Most people enjoy alcoholic drinks occasionally or regularly: we celebrate a special occasion with champagne, we may enjoy a glass of wine with a nice dinner out, or have an ounce or two of liquor to help us relax. When it comes to alcohol, however, there is a fine line between the benefits and the dangers that can result.
We have all heard that heavy drinking can be bad for our livers. We also know that a lot of alcohol consumption can affect our brains and impair basic functions like driving and even walking.
Excessive drinking can even lead to diseases like high blood pressure, stroke and heart disease over time. But did you know it can also increase your risk of hearing loss?
What Drinking Does to Our Brains
When we drink too much, the auditory cortex of the brain can be damaged. The auditory cortex is the part of the brain responsible for how we process and understand sound, so when there is damage to this auditory nerve, the translation of sound in our brains may suffer. So even if you can hear the sounds coming into your ears, you may have trouble understanding them.
Over time, this may cause you to have difficulty understanding speech when it is spoken quickly. You may also have trouble filtering out background noises and distinguishing between different voices and sounds.
What Drinking Does to Our Ears
The inner ear contains tiny, delicate hair cells that collect sounds and translate them into electrical pulses that the brain can then interpret into meaning. Alcohol can cause damage to these delicate hair cells, and once they are damaged, they cannot repair or regrow—so the hearing damage is permanent.
A study in the UK found that young adults who drank excessively often suffered from a temporary hearing loss known as “cocktail deafness.” Their hearing usually returned, but repeated bouts of cocktail deafness can cause permanent hearing loss over time.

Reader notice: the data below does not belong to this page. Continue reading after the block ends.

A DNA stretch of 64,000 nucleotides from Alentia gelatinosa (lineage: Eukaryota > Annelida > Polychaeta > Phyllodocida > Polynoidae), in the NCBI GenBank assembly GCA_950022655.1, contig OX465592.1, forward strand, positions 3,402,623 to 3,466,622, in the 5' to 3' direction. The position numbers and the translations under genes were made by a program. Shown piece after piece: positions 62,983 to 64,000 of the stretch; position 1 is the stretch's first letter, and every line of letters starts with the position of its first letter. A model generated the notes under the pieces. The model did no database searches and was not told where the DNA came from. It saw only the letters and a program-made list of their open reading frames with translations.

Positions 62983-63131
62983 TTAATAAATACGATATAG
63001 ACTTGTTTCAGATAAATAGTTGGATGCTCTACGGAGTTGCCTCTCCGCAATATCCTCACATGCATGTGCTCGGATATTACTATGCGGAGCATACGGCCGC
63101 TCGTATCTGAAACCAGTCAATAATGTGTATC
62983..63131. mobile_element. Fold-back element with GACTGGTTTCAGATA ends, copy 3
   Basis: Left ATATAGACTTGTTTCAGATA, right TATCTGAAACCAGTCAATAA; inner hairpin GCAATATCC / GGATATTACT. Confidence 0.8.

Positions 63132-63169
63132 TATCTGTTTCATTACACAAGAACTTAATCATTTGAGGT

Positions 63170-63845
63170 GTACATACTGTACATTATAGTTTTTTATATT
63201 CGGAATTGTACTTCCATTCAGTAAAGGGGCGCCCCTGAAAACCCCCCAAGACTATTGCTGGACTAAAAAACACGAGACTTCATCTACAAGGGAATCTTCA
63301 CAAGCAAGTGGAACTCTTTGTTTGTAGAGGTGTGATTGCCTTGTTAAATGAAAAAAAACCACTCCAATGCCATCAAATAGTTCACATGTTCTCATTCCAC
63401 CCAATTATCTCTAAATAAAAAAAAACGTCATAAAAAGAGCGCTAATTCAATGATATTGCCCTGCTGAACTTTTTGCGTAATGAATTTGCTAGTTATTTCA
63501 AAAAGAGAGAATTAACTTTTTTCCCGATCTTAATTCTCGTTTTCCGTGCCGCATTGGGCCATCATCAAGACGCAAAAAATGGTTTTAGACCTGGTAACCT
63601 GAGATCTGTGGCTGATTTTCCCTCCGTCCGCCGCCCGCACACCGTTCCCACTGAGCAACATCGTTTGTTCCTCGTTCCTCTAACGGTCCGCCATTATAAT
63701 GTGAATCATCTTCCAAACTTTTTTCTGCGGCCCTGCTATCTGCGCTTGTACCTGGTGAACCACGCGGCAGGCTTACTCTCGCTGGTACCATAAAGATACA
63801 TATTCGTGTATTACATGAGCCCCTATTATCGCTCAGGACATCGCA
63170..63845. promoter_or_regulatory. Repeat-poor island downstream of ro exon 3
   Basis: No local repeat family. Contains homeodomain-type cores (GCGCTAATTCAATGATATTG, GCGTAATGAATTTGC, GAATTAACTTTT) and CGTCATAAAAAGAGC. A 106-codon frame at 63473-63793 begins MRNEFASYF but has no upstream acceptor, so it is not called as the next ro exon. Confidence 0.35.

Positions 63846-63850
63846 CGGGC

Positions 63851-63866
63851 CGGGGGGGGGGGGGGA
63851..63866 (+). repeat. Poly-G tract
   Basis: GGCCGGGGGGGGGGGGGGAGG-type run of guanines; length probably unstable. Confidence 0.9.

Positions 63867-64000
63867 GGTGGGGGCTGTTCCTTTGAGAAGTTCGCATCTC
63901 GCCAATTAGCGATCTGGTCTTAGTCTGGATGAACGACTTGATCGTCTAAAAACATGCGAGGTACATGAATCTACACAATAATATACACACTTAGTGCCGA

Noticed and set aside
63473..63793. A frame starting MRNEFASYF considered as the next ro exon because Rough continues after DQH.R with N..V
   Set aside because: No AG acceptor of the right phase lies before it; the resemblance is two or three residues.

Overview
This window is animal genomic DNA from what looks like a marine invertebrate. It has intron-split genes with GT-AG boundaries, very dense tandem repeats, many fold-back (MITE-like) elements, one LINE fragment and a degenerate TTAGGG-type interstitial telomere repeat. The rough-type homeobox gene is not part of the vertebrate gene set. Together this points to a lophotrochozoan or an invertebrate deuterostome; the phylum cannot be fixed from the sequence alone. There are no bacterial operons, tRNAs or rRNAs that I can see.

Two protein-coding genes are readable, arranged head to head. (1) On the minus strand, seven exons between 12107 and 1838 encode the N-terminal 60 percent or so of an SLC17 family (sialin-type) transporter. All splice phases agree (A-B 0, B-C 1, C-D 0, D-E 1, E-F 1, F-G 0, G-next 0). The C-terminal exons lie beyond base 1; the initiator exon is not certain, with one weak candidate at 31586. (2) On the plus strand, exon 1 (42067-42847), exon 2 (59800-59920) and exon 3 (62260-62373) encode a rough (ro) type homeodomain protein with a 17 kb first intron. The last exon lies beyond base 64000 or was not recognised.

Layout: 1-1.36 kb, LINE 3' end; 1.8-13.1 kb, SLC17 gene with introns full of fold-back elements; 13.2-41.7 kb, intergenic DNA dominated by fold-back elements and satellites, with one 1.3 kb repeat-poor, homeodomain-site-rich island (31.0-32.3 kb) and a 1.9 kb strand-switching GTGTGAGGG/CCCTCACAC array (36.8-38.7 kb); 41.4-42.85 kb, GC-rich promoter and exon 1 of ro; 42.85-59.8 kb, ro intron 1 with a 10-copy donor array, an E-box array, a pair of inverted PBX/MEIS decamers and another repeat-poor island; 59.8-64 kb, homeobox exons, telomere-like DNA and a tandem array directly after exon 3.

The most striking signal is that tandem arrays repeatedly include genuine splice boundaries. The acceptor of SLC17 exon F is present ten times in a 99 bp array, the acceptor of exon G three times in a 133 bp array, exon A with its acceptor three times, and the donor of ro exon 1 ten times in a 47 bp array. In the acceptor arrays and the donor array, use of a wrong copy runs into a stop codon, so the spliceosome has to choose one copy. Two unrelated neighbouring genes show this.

Dizziness and Alcohol
Have you ever noticed that after a night of heavy drinking you may feel dizzy or unbalanced, even to the point of difficulty with walking?
That’s because excessive alcohol consumption can change the composition and amount of fluid in the inner ear. This fluid is vital to our balance, which is important for almost everything we do.
After drinking alcohol, it is absorbed into inner ear fluid and it remains there even after the alcohol has left the bloodstream. Over time this can cause balance issues such as episodes of dizziness and vertigo. It can make you feel as if the room is spinning and you may have trouble with disorientation and normal spatial function.
Heavy drinking can also cause tinnitus (ringing in the ears). This will usually disappear after a few hours, but can be irritating and difficult while it persists.
Hearing Health and Alcohol
Your hearing health is just one more reason to abstain from heavy drinking. If you are looking for help or resources to help you quit drinking, you can find support and encouragement from your doctor, your church or Alcoholics Anonymous. Your family members and friends are likely more than happy to help keep you accountable as well.
The first step to halting hearing loss and preventing further damage is to recognize your situation. Come in today for a hearing screening and formulate a strategy to train your brain to listen actively and effectively.
Diablo Hearing Services 2301 Camino Ramon, STE 106 San Ramon (925) 394-4646